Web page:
We’ll mount the model using PythonAnywhere.com, an easy to use web serving platform that is free for experimenting. We’ll also use fun graphics and simple language to make sure it’s to-the-point and inviting. You can check out a finished version at TimeLeftToLive.com.

This is a surprisingly easy model to build using solid data curated by top statisticians. Two top sources are the World Health Organization (WHO) and the Central Intelligence Agency (CIA). Here we’ll use the World Health Organization (WHO) Global Health Observatory Data.

Mortality Data We’ll use the combined data sets of ‘Life expectancy at birth (years)’ and ‘Life expectancy at age 60 (years)’. This is going to give us two points for our linear regression from which we can easily extract any other age. Again, take this with a big grain of salt! These are only averages and life expectancy keeps improving everyday! From the WHO site:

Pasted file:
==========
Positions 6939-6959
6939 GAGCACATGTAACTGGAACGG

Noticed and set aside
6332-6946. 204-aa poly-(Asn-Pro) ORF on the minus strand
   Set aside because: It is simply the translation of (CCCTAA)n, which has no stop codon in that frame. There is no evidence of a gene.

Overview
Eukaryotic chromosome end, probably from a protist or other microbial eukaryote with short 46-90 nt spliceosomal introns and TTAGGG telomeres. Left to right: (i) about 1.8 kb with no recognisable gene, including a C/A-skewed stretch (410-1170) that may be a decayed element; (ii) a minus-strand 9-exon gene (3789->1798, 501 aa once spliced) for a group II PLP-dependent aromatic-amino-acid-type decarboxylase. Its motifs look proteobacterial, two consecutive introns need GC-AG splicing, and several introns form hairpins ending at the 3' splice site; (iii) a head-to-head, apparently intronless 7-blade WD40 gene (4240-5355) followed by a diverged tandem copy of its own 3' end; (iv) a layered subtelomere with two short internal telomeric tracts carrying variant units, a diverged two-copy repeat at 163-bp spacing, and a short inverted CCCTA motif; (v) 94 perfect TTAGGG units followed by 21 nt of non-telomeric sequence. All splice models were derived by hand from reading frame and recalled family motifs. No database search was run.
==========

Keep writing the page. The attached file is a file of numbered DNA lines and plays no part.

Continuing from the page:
Life expectancy at birth (years)

The average number of years that a newborn could expect to live, if he or she were to pass through life exposed to the sex- and age-specific death rates prevailing at the time of his or her birth, for a specific year, in a given country, territory, or geographic area.

Life expectancy at age 60 (years)

The average number of years that a person of 60 years old could expect to live, if he or she were to pass through life exposed to the sex- and age-specific death rates prevailing at the time of his or her 60 years, for a specific year, in a given country, territory, or geographic area.

Simple Linear Regression and Predicting Life Expectancy

A linear regression model attempts to explain the relationship between two or more variables using a straight line. ReliaSoft’s Experiment Design and Analysis Reference We’re going to use the scipy.stats package for our linear regression. Let’s look at a simple example to illustrate how we can predict using a linear regression. We create a fictitious data set of two life expectancies, one for a newborn and another for a sixty-year-old: